The seats at left in the image above would have cost more because they offered more legroom, he said.
A passenger smokes on a Transocean Air Lines’ Boeing 377 Stratocruiser in the mid-1950s.
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Between 1947 to 1950, Boeing produced 56 Stratocruisers, which had sleeping bunks, dressing rooms and capacity for 100 passengers. The Stratocruiser was spacious and luxurious, but notorious for engine problems, Bubb said.
Passengers also had to inhale other people’s smoke on those flights, as they did for another 40 to 50 years. The U.S. government banned cigar and pipe smoking in 1977. After a series of restrictions based on flight duration, cigarette smoking was eventually banned on all U.S. flights in 2000.
Passengers being served in the observation area of a Boeing 377 Stratocruiser.
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Seats were roomier and sleeping berths were available, but Stratocruisers cruised at only 300 miles per hour — an astounding feat at the time, but a far cry from today’s passenger planes, which reach speeds of nearly twice that.
Stratocruisers had observation areas for passengers who bought more expensive seats. Passengers could relax in those areas or in their seats without seatbelts. Seat belts weren’t required until 1970, Bubb said.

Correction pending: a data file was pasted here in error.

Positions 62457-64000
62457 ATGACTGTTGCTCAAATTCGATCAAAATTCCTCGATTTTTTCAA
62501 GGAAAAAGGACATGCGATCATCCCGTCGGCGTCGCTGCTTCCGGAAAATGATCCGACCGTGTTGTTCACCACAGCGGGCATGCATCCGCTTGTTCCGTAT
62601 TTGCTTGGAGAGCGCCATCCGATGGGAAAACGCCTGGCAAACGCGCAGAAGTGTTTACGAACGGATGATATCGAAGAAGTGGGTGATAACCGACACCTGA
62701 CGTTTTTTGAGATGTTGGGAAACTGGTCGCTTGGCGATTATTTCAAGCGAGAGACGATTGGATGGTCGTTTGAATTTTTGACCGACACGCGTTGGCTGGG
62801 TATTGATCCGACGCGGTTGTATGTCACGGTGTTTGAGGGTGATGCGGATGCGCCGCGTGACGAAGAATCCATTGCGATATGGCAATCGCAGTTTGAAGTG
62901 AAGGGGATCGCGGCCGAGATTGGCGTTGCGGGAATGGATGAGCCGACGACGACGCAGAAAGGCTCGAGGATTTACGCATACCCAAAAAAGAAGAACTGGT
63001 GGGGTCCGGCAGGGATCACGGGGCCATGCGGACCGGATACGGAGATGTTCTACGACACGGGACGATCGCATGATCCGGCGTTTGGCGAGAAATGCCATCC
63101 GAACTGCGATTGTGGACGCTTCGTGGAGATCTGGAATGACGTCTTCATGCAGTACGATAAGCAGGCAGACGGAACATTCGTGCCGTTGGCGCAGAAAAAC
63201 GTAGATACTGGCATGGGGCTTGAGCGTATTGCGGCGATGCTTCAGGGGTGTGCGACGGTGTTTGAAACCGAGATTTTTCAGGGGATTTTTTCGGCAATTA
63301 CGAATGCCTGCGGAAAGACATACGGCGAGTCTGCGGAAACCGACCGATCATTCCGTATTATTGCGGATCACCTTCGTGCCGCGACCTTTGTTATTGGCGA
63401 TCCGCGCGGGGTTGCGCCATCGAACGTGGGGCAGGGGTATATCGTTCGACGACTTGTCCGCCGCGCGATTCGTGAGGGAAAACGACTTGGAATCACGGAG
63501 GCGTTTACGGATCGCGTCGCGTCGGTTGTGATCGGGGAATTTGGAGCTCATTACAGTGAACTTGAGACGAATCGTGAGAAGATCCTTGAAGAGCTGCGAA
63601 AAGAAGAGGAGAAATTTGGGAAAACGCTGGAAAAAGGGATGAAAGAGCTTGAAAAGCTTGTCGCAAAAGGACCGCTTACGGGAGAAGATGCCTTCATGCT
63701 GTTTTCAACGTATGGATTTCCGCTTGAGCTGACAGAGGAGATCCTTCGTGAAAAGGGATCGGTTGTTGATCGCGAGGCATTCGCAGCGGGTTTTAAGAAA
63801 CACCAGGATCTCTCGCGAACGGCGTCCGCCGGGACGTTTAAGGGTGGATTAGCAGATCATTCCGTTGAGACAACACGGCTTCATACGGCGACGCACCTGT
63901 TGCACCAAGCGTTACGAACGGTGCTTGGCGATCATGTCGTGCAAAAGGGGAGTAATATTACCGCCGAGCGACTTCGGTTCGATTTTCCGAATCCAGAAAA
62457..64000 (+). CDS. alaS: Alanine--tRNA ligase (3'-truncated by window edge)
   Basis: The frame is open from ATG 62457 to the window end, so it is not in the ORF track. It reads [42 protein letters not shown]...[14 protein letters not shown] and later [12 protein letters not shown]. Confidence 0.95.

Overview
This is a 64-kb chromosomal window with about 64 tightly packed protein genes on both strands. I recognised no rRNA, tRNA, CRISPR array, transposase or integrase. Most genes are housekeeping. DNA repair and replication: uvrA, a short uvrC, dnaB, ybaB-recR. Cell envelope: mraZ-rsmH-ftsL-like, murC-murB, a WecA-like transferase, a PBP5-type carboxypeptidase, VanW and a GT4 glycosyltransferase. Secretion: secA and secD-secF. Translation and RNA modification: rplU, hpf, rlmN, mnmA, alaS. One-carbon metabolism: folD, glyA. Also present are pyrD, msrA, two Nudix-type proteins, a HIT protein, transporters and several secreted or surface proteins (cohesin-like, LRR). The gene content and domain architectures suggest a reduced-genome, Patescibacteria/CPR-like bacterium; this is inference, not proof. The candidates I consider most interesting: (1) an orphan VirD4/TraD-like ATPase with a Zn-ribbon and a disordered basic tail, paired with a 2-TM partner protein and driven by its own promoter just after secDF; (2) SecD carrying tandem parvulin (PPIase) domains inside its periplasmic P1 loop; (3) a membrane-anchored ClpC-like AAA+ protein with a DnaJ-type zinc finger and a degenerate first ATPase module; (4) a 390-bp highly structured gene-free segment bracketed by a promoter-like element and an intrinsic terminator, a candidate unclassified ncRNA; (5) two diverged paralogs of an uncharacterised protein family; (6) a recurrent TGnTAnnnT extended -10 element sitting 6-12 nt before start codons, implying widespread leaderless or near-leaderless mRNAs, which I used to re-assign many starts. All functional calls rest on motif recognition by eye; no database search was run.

Despite griping from many modern passengers, airplane seats have not steadily decreased in size through the decades, as evidenced in this photograph, circa 1929.
Passengers on board an Air Union passenger plane, a French airline established in 1923 which merged with four other airlines a decade later to form Air France.
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“With the advent of coach class, airlines tried to add as many seats as they could, which resulted in diminished seat width and pitch,” he said. “This especially became the case in the last two decades.”
Some historians believe the “Golden Age” began in the 1930s, Bubb said, but “others argue the ‘Golden Age’ of commercial air travel took place in the 1940s with pressurized, faster planes such as the Boeing 307 Stratoliner, the Boeing 377 Stratocruiser, Lockheed Constellation and Douglas DC-6.”
“I am inclined to agree with the latter,” he said.
A first-class compartment of a commercial passenger plane in the 1950s.